The best part of what I do as a photographer? Getting to know people that I would probably never, ever encounter if it wasn't for being a photographer. Meeting people from different cultures and spending some time with them, eating with them, drinking tea with them really keeps things in perspective for me, and I find immensely enjoyable. I am lucky. Here I am getting to know and sharing a bit of tea with Abhimand a bit before I photograph him earlier this year on an assignment for Abbott. He was on his way to deliver milk from his cows to the milk receiving center in Shirdi, India about five hours east of Mumbai.
"Smile!" but look at me.
When on assignment I am sent with specific requirements on what ideas the images are supposed to convey, as well as look and feel. "Oh, and make sure there is room for type! but not sure of exactly where it will go." So as random as it feels sometimes, I get mandates like "go photograph pregnant women in India with gestational diabetes." One of the most important aspects is authenticity. Keeping the images "real" is probably the biggest challenge. Its much easier when things are planned and working with models. You can control the look and the feel of the images that way. Although that can have its pitfalls when it comes to looking authentic. Working with real people it can be hit or miss, of course being a professional it is expected that there is more hit than miss. You can tell people stand there and look this way, and that way, but how do you convey an idea you want them to express in their faces and body language? This becomes particularly problematic with cultural and language barriers. Many times I show up at a persons home in a rural area of another country that is off the grid like an alien from another planet that just got off a spaceship. Although my visit is usually pre-arranged. Most people have no clue about, why am I there, what I am doing, why am doing it, why is it important, and what is the point of it all. Not to mention I am probably the first foreigner that they have ever seen up close let alone interacted with, and a man no less which can be an issue in very conservative countries. Also I want to take lots of photos over here, over there, doing this, doing that....I get 20 minutes tops before people start getting tired of the whole thing. Plus they have work to do!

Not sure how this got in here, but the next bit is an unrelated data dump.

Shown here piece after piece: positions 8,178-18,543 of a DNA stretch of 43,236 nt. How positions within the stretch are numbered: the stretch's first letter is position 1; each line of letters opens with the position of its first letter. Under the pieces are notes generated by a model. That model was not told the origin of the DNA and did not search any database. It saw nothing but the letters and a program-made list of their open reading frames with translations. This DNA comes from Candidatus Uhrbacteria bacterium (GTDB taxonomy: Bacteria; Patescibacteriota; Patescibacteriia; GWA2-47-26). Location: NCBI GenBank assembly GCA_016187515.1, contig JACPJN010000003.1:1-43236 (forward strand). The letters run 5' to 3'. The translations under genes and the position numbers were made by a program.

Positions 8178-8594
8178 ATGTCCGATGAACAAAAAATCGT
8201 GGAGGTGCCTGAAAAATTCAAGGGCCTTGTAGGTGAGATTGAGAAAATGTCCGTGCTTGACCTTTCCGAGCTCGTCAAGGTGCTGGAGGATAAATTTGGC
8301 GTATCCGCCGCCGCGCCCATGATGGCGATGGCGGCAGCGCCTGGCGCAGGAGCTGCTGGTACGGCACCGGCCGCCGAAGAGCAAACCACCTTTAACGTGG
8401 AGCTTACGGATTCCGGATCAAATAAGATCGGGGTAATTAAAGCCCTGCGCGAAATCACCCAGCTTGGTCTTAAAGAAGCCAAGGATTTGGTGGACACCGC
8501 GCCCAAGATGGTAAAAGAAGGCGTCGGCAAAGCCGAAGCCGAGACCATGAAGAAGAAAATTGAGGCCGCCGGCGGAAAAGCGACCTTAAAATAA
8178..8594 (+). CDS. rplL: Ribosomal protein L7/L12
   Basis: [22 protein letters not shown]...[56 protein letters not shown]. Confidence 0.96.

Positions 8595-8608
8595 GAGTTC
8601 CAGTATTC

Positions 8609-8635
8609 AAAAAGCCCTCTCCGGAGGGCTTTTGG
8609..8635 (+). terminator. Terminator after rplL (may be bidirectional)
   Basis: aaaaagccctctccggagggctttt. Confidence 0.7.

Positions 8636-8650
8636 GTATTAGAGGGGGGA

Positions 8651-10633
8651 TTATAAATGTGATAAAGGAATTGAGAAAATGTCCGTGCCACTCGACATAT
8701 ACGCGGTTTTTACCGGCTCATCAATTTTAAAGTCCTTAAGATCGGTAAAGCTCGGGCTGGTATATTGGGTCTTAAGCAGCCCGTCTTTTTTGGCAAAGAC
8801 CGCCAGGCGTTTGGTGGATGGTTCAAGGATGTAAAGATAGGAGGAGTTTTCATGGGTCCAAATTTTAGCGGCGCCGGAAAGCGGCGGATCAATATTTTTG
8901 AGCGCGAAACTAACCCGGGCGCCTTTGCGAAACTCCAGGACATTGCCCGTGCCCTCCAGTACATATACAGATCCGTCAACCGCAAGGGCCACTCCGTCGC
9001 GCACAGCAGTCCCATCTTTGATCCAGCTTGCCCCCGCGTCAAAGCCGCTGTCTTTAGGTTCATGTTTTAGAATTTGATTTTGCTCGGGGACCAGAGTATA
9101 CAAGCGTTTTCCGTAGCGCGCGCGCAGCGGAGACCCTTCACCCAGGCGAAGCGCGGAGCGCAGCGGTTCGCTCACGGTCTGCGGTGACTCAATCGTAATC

So whats a photographer to do? Sit down and have tea, share a moment, get to know each other a bit, and do more than hope for the best.